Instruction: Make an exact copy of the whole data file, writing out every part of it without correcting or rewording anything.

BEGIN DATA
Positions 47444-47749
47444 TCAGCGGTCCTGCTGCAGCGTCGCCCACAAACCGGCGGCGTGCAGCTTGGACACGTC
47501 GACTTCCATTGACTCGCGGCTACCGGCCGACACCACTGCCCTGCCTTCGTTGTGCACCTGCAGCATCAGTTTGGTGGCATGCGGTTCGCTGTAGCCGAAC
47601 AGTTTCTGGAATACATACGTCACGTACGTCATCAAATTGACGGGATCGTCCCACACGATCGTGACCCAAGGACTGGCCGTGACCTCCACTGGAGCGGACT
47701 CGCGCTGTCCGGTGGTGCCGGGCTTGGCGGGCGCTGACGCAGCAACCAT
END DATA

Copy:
Positions 47444-47749
47444 TCAGCGGTCCTGCTGCAGCGTCGCCCACAAACCGGCGGCGTGCAGCTTGGACACGTC
47501 GACTTCCATTGACTCGCGGCTACCGGCCGACACCACTGCCCTGCCTTCGTTGTGCACCTGCAGCATCAGTTTGGTGGCATGCGGTTCGCTGTAGCCGAAC
47601 AGTTTCTGGAATACATACGTCACGTACGTCATCAAATTGACGGGATCGTCCCACACGATCGTGACCCAAGGACTGGCCGTGACCTCCACTGGAGCGGACT
47701 CGCGCTGTCCGGTGGTGCCGGGCTTGGCGGGCGCTGACGCAGCAACCAT